Sydney Lancaster is an Edmonton-based multidisciplinary artist and writer. Her work has been presented in solo and group exhibitions in public, artist-run, and commercial galleries in Alberta, BC, Ontario, Quebec, and Newfoundland. Lancaster has held residencies at Harcourt House (AB), Gros Morne National Park (NL), Red Rabbit (NS), Quarters Arts Society (AB), Ruth Carse Centre for Dance (AB), and Main & Station (NS). She has received support for her work from the Edmonton Arts Council, the Edmonton Heritage Council, the Alberta Foundation for the Arts, and the Canada Council (through the Art in the Park program). Her practice considers the intersection of place, objects, memory, and time, and includes site-specific installation and sculpture, photography, video and audio works, printmaking, and mixed media/found object assemblage. Sydney has worked in Artist-Run Culture (Latitude 53), and been an advocate, volunteer, and board member for various organizations supporting human/LGBTQ2S rights, housing & homelessness advocacy, and artists’ rights over the last 33 years, including past Advocacy Director and Past President of Visual Arts Alberta – CARFAC.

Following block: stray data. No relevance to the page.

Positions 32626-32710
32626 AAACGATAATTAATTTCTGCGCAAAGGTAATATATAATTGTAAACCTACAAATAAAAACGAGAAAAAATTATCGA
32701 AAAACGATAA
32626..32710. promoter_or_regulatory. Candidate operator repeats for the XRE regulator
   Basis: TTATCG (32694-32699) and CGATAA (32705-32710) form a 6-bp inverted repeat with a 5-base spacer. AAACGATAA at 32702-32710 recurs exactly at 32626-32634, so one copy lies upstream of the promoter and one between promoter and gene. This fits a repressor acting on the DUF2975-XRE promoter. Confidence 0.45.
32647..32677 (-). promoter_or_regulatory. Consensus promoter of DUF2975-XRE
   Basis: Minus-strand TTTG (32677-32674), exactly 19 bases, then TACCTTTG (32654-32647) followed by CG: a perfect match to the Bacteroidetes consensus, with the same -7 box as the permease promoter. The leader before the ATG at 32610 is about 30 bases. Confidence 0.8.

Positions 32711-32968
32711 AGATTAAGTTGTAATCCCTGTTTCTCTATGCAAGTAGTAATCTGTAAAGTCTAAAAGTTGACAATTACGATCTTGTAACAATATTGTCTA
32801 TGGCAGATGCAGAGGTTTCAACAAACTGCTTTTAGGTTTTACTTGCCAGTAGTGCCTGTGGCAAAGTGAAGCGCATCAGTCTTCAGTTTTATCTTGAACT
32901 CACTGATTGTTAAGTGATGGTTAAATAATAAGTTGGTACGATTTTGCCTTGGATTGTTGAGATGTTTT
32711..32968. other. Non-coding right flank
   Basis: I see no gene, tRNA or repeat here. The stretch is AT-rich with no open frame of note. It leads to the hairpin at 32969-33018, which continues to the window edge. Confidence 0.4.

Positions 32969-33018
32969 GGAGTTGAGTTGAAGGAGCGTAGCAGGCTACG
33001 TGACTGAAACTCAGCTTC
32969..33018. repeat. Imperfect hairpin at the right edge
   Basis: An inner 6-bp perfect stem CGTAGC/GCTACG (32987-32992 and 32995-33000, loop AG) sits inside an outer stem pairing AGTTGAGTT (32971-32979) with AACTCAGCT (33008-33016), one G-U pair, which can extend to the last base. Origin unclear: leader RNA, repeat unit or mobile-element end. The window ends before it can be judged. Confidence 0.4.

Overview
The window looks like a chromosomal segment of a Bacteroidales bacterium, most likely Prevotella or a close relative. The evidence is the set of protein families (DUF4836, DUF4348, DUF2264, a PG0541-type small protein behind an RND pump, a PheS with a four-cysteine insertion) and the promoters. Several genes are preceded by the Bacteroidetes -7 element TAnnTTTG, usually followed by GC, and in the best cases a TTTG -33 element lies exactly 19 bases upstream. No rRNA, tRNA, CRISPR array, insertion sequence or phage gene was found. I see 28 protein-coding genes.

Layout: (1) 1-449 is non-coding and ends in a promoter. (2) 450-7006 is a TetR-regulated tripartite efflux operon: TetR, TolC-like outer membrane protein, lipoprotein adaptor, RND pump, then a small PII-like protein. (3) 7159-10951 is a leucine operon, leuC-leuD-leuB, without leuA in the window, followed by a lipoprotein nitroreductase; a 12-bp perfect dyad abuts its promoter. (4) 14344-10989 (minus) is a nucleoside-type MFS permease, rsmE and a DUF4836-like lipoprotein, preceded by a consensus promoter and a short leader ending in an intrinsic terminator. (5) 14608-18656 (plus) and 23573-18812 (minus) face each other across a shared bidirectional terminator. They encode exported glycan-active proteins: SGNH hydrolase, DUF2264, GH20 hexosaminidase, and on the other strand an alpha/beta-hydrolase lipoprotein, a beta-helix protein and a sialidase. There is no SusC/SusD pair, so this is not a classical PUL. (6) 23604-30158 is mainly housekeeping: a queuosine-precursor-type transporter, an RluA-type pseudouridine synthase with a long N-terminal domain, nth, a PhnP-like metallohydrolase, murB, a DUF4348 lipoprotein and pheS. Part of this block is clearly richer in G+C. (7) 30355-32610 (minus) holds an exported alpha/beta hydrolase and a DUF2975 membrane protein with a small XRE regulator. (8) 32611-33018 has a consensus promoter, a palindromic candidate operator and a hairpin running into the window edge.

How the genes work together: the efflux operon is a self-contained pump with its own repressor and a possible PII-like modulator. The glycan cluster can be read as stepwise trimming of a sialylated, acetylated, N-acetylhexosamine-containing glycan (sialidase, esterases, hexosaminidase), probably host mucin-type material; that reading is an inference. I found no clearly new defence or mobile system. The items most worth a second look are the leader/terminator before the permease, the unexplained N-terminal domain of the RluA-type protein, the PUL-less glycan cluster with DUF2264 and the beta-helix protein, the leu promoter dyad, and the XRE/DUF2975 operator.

Alejandro is an independent visual and interdisciplinary artist, curator and consultant in Arts and Culture. His leadership as an arts administrator include the renovation of an old theatre, public performances, lectures and public speaking. In Puerto Rico, as a young artist, he won awards for his sculptural and illustration work. In Saskatoon, Saskatchewan, Canada, he was Artist in Residence for the Cultural Capitals Project 2006 – 2007, and later at King George Community School in 2007- 2008. His work explore anonymous interventions, social activism, cultural resistance, photography, painting and poetry with the concepts of identity, post-colonialism, prophecy, construction and perceptions of reality. Alejandro is a full time Artist, facilitator, art administrator and instructor. Alejandro exhibits in Puerto Rico, USA and Canada. Some of his works are in private collections in Bolivia, Canada, China, Colombia, Dominican Republic, Mexico, Puerto Rico, Spain and the United States. Many of his photographic work has been published in different newspapers and magazines. He is also the Public Arts Consultant for the city of Saskatoon, Past-President of CARFAC Saskatchewan and a former member of the board of directors of Creative City Network of Canada and Dance Saskatchewan.